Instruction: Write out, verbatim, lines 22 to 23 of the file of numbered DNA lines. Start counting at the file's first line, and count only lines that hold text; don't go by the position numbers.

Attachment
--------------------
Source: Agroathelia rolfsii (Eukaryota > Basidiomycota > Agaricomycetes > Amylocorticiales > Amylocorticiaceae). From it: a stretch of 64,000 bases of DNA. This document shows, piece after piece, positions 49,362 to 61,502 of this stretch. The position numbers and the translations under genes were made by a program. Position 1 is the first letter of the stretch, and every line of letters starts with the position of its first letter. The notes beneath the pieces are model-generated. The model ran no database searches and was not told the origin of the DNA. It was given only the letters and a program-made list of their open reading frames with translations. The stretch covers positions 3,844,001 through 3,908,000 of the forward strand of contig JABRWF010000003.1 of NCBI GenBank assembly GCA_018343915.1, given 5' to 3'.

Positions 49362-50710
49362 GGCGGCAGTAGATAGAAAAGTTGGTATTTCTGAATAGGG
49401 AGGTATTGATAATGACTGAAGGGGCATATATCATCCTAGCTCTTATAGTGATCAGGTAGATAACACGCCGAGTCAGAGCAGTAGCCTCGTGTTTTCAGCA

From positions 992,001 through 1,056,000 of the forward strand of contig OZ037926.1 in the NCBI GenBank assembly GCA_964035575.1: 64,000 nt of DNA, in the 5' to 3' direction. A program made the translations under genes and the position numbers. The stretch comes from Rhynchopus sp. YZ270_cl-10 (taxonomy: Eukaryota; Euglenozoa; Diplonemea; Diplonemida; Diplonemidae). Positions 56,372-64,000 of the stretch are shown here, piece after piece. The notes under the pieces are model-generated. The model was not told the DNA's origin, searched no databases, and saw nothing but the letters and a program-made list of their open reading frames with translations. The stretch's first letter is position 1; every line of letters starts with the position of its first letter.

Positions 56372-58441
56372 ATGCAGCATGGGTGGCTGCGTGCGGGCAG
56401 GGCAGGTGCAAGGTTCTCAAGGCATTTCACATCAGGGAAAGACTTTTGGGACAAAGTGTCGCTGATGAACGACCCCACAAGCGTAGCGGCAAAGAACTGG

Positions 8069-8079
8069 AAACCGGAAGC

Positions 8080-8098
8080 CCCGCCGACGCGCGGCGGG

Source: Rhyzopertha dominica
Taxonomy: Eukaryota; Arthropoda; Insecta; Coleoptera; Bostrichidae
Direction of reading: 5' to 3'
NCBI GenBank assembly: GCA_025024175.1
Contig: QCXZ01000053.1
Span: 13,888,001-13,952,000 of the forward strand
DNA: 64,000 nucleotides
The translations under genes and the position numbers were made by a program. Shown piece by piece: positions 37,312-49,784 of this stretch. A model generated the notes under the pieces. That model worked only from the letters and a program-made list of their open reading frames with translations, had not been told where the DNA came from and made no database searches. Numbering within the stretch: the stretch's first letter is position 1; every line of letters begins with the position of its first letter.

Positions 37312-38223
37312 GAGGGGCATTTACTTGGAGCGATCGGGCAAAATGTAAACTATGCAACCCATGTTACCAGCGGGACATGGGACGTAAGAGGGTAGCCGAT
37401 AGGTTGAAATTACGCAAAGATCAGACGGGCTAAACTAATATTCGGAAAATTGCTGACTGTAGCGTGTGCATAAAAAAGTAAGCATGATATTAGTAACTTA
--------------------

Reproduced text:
37312 GAGGGGCATTTACTTGGAGCGATCGGGCAAAATGTAAACTATGCAACCCATGTTACCAGCGGGACATGGGACGTAAGAGGGTAGCCGAT
37401 AGGTTGAAATTACGCAAAGATCAGACGGGCTAAACTAATATTCGGAAAATTGCTGACTGTAGCGTGTGCATAAAAAAGTAAGCATGATATTAGTAACTTA